Introduction: Buying Electronics Online
I’ve been buying electronic components from eBay for a while now. When I started, I had some concerns with the quality, the opportunity for being ripped off and the time that it takes to have the components that I want in my hot little hands.
There are some things that you need to think about when you go about buying electronic components on eBay. If, when you buy something from eBay, it doesn't work … it can be a hassle to return the item(s) and get your money back, so I plan NOT to.
I guess that the easiest thing to do is to make sure that you are only buying cheap stuff that doesn't really matter if it goes astray or if you have to buy a replacement if the quality isn't good enough. I like to keep my risk low, so I really only buy stuff that is less than $10 AUD. That way, if it turns out to be a scam or a dud, I can write the loss off as a lesson.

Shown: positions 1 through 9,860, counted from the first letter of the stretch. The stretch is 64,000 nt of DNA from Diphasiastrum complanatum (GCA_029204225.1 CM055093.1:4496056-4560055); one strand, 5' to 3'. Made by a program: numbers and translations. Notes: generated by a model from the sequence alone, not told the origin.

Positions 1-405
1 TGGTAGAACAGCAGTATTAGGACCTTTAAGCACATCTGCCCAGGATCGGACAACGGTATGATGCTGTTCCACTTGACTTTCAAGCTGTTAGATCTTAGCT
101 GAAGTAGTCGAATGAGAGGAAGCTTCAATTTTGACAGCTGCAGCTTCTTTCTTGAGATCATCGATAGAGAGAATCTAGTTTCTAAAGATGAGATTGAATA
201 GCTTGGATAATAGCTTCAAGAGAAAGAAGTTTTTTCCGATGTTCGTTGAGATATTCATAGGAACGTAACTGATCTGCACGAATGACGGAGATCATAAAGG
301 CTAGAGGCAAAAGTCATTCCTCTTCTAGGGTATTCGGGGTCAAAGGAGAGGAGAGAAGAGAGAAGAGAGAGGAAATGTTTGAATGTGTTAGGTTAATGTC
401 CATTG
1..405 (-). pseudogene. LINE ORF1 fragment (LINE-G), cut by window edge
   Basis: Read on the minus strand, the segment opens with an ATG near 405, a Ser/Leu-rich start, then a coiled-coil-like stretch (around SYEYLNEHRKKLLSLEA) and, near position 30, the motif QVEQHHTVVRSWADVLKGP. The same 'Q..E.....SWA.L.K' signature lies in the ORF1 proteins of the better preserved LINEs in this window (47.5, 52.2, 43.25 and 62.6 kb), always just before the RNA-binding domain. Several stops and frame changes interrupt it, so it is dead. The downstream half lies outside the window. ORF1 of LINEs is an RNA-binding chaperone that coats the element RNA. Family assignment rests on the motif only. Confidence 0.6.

In this article, I talk about some of my experiences and lessons learned when buying electronic components online.
Step 1: Manage Your Orders
The easiest way to get frustrated when you are waiting for your order to arrive, and to avoid fretting about the order coming late, is to record your orders somewhere and in a way that makes it easy to track your orders, track the vendors and to help allay your fears.
I wrote a small database application that I use to track my online purchases (eBay, Adafruit, Amazon, whatever).
The application uses the date of the order, type of component, item name, description, # items I’m buying, order cost, vendor and a bunch of other stuff. You could just as easily do this in a spread-sheet with a little jiggering around.